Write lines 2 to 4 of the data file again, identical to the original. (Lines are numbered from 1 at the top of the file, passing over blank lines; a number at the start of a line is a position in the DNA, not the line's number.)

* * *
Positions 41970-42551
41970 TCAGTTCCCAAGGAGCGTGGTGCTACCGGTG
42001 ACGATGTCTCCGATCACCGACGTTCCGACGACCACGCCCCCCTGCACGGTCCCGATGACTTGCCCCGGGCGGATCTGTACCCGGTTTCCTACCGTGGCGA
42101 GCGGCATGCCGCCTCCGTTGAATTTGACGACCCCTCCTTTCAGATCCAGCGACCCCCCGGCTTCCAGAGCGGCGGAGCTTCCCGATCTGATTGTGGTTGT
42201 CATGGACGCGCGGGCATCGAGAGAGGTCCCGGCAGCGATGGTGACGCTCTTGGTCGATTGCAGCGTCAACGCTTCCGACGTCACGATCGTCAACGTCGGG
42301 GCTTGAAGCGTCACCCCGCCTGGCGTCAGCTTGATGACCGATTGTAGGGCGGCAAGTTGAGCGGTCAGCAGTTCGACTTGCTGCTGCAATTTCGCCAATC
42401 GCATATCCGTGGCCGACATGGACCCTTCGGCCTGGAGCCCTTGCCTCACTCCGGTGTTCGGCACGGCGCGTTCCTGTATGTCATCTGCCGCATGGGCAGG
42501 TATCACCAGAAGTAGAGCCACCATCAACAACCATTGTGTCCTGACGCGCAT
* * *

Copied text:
41970 TCAGTTCCCAAGGAGCGTGGTGCTACCGGTG
42001 ACGATGTCTCCGATCACCGACGTTCCGACGACCACGCCCCCCTGCACGGTCCCGATGACTTGCCCCGGGCGGATCTGTACCCGGTTTCCTACCGTGGCGA
42101 GCGGCATGCCGCCTCCGTTGAATTTGACGACCCCTCCTTTCAGATCCAGCGACCCCCCGGCTTCCAGAGCGGCGGAGCTTCCCGATCTGATTGTGGTTGT